When respondents were asked on how they strive to achieve work–life balance despite the multiple roles they play across different domains, several themes emerged. The first theme that emerged from the data analysis was work flexibility. Some of the respondents opined that the relaxed operational procedures in their organisations granted them the opportunity to attend to personal errands, which contributed towards their work–life balance pursuits:

‘There is this kind of flexibility at my workplace. You can actually leave the office for some time to do your personal errands when the place is less busy. Let’s say within 1 or 2 h without any problems. I sometimes use those hours to go to the market to buy some foodstuffs for home. Sometimes too, I use that time to go for parents-teachers association (PTA) meetings.’ (Respondent 1, assistant auditor, female, 37 years)

Another respondent indicated that the flexible time for reporting, breaks and closing from work granted the opportunity to balance their work with non-work life:

‘After resuming from my 3 months of maternity leave, I was granted 2 h of free time for breastfeeding. The demarcation and usage of that 2 h depended on me. This gives me ample time to cater for the child before I come to work. It has reduced the pressure and stress on me to get to the office early.’ (Respondent 5, administrator, female, 35 years)

Moreover, another respondent opined that the flexible working procedures and relaxed protocols in her organisation enabled her to continually breastfeed and bond with her baby:

‘I wanted to send my baby to school after 3 months but my manager said it was not a good idea. So they asked me to bring the baby along with the baby’s court covered with a mosquito’s net to a room in our workplace. After breastfeeding him in the morning, I put him to sleep in the baby’s court then go ahead to the banking hall. There are some mobile bankers around so when the baby wakes up, they will go and take care of him for me to finish serving the customers. When the place is less busy, then I will go and take care of him. These arrangements assisted me to take care of the child despite being at work.’ (Respondent 6, bank teller, female, 30 years)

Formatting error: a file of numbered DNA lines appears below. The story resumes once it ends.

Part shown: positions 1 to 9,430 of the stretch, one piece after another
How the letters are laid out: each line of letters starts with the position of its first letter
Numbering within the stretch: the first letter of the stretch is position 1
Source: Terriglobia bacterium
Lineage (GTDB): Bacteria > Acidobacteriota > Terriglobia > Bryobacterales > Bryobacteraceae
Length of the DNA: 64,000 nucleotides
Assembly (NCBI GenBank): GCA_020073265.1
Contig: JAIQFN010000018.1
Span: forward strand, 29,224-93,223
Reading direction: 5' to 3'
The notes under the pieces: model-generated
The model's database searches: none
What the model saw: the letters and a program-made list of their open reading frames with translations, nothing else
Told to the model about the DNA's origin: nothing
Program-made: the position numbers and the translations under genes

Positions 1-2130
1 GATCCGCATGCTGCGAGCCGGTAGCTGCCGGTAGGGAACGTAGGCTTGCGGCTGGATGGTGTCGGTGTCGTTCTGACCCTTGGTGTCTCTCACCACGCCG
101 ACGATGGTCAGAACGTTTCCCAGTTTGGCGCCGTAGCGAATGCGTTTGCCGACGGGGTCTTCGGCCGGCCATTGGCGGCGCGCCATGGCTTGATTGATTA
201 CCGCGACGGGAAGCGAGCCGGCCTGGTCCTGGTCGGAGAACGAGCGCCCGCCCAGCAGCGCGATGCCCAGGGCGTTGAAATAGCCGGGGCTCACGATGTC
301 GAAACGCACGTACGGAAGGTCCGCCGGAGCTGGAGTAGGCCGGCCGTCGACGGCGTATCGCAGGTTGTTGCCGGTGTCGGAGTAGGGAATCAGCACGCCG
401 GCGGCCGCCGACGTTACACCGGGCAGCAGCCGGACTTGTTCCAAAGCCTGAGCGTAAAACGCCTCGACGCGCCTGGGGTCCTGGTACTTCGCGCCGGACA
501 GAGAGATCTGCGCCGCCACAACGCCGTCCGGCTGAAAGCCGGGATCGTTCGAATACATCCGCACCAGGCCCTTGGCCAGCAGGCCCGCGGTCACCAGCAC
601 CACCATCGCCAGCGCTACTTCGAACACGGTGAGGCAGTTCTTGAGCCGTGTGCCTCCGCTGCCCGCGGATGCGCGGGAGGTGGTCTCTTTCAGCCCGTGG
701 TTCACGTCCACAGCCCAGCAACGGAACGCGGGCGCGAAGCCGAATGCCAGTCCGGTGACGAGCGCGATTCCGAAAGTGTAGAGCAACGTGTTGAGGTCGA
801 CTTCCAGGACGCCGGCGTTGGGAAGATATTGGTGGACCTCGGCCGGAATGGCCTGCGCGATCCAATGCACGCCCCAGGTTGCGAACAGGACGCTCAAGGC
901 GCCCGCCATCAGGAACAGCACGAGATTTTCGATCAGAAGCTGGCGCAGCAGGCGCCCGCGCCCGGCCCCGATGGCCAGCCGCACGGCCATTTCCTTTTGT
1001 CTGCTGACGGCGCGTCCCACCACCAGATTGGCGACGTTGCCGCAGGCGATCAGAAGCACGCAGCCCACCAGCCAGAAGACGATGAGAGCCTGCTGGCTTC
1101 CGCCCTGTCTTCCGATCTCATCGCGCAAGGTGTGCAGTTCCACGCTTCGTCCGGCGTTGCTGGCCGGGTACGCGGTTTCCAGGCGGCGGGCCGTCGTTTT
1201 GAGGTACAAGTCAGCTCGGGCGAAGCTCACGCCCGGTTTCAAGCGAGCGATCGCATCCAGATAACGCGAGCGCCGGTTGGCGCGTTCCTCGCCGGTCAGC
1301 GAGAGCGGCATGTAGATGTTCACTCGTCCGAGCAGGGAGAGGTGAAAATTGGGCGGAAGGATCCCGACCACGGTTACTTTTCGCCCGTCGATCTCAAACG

This indicates that the flexible and accommodating nature of the respondent’s work assisted her to continue bonding with the child whilst performing her responsibilities at work. These preceding results are consistent with earlier findings by Bulger et al. (2007) and Kinman and Jones (2008) as reported in the literature that individuals who experience greater control over their work as a result of flexible work arrangements also report a substantial amount of work–life balance. Likewise, the findings corroborate the earlier results obtained by Chandra (2012) who saw work flexibility as a strategy for achieving work–life balance.

Co-worker support

Co-worker support, which manifested in sub-themes like support from peers, teamwork and being there for each other in times of need, played an instrumental role in the work–life balance pursuit of the respondents. These found expression in the narratives of the respondent as shown below:

‘Whenever my child is sick, my colleagues are always ready to give me all the necessary support. In that case, I can also go and take care of my child whilst somebody steps in for me.’ (Respondent 1, assistant auditor, female, 37 years)

In different parlance, another respondent projected the same idea by narrating this: